How about some birdwatching music? The HSU Natural History Museum is throwing a Godwit Days associated benefit at the museum Saturday evening with everyone's favorite bird-associated Gypsy jazz band, Cuckoo's Nest, who play a few tunes by Charlie "Bird" Parker.

Vintage Soul, a band that I assume plays vintage soul, has a long day Saturday, starting with the Arcata Farmers' Market in the morning, then playing Sal's Off Broadway that night.

Got a CD in the mail the other day, Seismogenic, by a SoCal jam rock band, Seismic, in the Phish/Dead/Little Feat mold, coming to Six Rivers Brewery Saturday. The lyrics are a tad generic, but the music's good, especially the keyboard parts and when the bass player cuts loose as on the funky tune, "Slappin' It Down."

His slap bass style brings to mind the bass guitar seminar coming up Tuesday, April 19, at Two Street Music led by Chris Matheos, a new-in-town bassman who is the author of several bass instruction books for Mel Bay, including a couple on slap bass technique. Keyboardist Mike Kapitan and drummer Bill Moehnke join Matheos for demos.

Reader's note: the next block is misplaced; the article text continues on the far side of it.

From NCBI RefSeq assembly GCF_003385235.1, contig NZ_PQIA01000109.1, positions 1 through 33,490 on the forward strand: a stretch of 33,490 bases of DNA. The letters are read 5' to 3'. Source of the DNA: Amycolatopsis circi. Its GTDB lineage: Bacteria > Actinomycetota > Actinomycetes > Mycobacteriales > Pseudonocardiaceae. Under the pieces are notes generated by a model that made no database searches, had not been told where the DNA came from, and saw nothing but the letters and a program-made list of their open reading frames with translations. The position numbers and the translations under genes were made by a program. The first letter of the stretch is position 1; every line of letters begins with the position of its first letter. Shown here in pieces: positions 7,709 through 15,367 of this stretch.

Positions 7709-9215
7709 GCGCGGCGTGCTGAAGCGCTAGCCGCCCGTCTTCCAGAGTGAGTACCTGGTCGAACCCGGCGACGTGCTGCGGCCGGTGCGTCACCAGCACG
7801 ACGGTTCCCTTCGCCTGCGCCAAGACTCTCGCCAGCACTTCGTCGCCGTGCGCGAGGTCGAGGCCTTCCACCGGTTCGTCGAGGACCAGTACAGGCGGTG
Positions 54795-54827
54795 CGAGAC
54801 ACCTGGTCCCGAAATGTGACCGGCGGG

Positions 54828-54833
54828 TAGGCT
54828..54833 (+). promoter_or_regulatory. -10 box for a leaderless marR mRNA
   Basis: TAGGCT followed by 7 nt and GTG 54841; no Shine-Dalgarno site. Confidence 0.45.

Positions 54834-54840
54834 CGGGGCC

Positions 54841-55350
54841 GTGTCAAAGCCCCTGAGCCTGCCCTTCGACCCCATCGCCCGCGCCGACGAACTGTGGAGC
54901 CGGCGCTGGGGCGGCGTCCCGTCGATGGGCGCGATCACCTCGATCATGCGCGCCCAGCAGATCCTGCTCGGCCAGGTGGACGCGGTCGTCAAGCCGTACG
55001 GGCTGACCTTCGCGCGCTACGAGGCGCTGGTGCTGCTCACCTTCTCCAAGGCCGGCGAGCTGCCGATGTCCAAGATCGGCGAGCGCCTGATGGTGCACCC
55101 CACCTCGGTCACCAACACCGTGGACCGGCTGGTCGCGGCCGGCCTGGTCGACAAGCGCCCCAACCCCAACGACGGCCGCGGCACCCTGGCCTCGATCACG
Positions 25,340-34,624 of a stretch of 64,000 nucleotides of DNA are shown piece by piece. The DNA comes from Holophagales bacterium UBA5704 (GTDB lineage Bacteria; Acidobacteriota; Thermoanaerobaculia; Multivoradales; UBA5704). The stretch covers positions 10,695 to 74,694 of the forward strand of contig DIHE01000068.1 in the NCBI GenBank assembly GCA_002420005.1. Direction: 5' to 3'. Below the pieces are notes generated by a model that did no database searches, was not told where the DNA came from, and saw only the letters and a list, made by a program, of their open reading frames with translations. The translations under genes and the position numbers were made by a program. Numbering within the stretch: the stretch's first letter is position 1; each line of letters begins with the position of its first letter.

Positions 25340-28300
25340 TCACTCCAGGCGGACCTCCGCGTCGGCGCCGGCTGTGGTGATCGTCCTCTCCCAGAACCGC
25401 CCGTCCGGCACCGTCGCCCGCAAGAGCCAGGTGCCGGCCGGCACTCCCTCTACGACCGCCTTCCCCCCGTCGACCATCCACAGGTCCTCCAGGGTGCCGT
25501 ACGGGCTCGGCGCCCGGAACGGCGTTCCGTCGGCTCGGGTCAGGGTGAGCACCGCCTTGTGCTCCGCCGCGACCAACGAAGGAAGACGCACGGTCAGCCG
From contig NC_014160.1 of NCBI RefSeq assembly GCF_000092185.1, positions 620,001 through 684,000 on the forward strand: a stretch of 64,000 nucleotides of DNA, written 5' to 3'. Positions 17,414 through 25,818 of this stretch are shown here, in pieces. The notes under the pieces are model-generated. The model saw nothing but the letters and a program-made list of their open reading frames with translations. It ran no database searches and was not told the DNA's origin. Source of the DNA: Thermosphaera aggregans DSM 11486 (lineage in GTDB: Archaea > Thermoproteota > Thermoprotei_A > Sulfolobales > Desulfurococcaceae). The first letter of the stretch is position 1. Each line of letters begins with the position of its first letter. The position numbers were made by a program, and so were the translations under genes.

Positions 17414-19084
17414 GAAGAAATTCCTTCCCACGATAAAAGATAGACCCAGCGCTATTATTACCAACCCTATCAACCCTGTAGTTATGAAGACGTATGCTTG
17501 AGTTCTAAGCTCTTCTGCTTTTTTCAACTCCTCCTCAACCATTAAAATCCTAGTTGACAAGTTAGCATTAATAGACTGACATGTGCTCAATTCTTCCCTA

Later that night at The Alibi, it's the return of the insanely fine Japanoise band DMBQ, who have crossed the United States playing pretty much every night since they were here in early March. Dragged by Horses opens the show, which I guarantee will be packed.

Wednesday is April 20, aka 4-20. (If you don't know what that means, forget about it.) The big show du jour is at the Mateel where Toots and the Maytals prove that "reggae got soul" with the excellent jamrockers Animal Liberation Orchestra, aka ALO, opening the show. Get a ticket in advance, this one will sell out.

Or if smoky underground hip-hop is more your style check 4-20@Rumours with 2Mex plus Circus and Life Rexall, both from The Shapeshifters, and Thanksgiving Brown, playing his second to last show in Humboldt before heading cross-country. (More on his big move next week.)

Coming next Thursday, April 21, to Six Rivers Brewery Zilla, an improv electronica trance band led by String Cheese Incident drummer Michael Travis that includes a hammered dulcimer player.

Bluesaholics might want to call now to reserve tickets for that jumpin' little band Little Charlie and the Nightcats, coming to the Riverwood next Saturday, April 22.

And looking further ahead: Tickets go on sale Monday, April 18, for an Aug. 24 show at the Van Duzer with stellar jazz/jam trio Medeski, Martin and Wood, and for a Sept. 11 visit by that "righteous babe," Ani DiFranco, whose show is in the revamped HSU Field House, now known as the Rec Center. Get `em while you can.